Beauty is one of those song characteristics that is incredibly hard to define, but we seem to know it when we hear it.
Not every great song is beautiful. That’s because as long as a song makes an emotional connection to the listener, it’s usually going to work. Therefore, whatever we might define as beauty becomes a characteristic that enhances the success we already perceive within the song.
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When I say that we know beauty when we hear it, an example will show you this: Bob Dylan’s “All Along the Watchtower” is counted as one of the greatest songs of all time (#47 on Rolling Stones’ “500 Greatest Songs of All Time”), but not necessarily what we’d come up with to demonstrate beauty.
Paul Simon’s “Bridge Over Troubled Water” (#48), however, is more likely to occur to us if we’re asked to come up with a beautiful song.
But both songs are successful — great, if you will — because they both make that all-important emotional connection to the audience.
If you’re hoping to write something that audiences will think of as “beautiful”, here are some characteristics you might consider:
- Melody. Beautiful songs tend to have melodies that display a somewhat expansive range, balancing stepwise motion with occasional leaps, both upward and downward.
- Tempo. It’s fair to note that songs we think are beautiful tend to be slow or mid-tempo ballads. The slower tempos allow us to more carefully consider the shape of the melody.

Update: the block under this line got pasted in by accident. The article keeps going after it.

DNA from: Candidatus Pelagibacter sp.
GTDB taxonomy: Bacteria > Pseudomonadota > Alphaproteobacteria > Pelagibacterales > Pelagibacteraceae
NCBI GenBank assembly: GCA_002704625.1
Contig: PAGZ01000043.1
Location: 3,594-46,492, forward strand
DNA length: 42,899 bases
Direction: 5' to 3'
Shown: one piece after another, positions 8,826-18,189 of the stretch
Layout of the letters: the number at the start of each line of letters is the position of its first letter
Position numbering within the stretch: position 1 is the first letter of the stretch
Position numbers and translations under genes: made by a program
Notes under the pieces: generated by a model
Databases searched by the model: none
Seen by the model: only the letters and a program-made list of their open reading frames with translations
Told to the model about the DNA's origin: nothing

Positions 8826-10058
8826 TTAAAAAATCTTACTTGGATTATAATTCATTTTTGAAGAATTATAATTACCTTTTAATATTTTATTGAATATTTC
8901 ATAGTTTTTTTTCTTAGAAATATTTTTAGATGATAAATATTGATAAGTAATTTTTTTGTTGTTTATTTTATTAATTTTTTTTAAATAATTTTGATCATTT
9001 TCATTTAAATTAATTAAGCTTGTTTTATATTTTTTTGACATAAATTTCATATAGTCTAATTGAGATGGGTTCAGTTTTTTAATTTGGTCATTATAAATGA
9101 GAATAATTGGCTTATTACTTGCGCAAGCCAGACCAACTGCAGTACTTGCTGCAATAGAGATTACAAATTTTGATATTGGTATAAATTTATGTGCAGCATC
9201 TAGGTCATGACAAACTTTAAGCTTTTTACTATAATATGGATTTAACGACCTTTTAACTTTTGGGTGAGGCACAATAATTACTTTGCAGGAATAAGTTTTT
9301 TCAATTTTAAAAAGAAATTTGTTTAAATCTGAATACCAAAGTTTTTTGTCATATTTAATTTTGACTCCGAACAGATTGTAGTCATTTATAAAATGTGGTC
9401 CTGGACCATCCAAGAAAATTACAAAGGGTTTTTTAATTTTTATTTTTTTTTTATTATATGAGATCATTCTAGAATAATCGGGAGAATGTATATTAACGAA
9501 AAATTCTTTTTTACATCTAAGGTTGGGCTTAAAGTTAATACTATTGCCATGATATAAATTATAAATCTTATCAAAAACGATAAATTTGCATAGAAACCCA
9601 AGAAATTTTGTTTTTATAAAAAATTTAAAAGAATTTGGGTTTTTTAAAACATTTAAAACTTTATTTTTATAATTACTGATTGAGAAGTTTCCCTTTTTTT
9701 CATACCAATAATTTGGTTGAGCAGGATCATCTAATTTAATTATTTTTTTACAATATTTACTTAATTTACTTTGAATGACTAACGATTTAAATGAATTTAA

- Chord progressions. This may be a result of the slower tempo of most beautiful songs, but we like chord progressions that use more numerous chords, and ones that make greater use of inversions (slash chords) and certain non-diatonic chords.
- Lyrics. A beautiful lyric is often one that uses imagery — words and phrases that create images within the mind.
“Moons and Junes and Ferris wheels
The dizzy dancing way you feel
As every fairy tale comes real
I’ve looked at love that way…” (“Both Sides Now” – Joni Mitchell)
- Instrumentation/production. Though not typically a songwriting issue, there’s no question that how you choose to accompany your song will have a huge impact on how people perceive it. The lush orchestration of “Skyfall” (Adele/Paul Epworth) is a big reason we think of that song as being so beautiful.
So there are lots of ways to create beauty within a song – Slow it down, animate the melody, write imaginative lyrics, and be mindful of how you accompany it. But remember that unless your song is making that vital connection the heart of the listener, beauty alone may not solve a song’s problems.
Have a great melody, but stuck at the “how to add chords to it” stage? “How To Harmonize a Melody” shows you, step-by-step and with sound samples, how it’s done, with suggestions for chord substitutions that might work as well. It’s part of “The Essential Secrets of Songwriting” 10-eBook Bundle.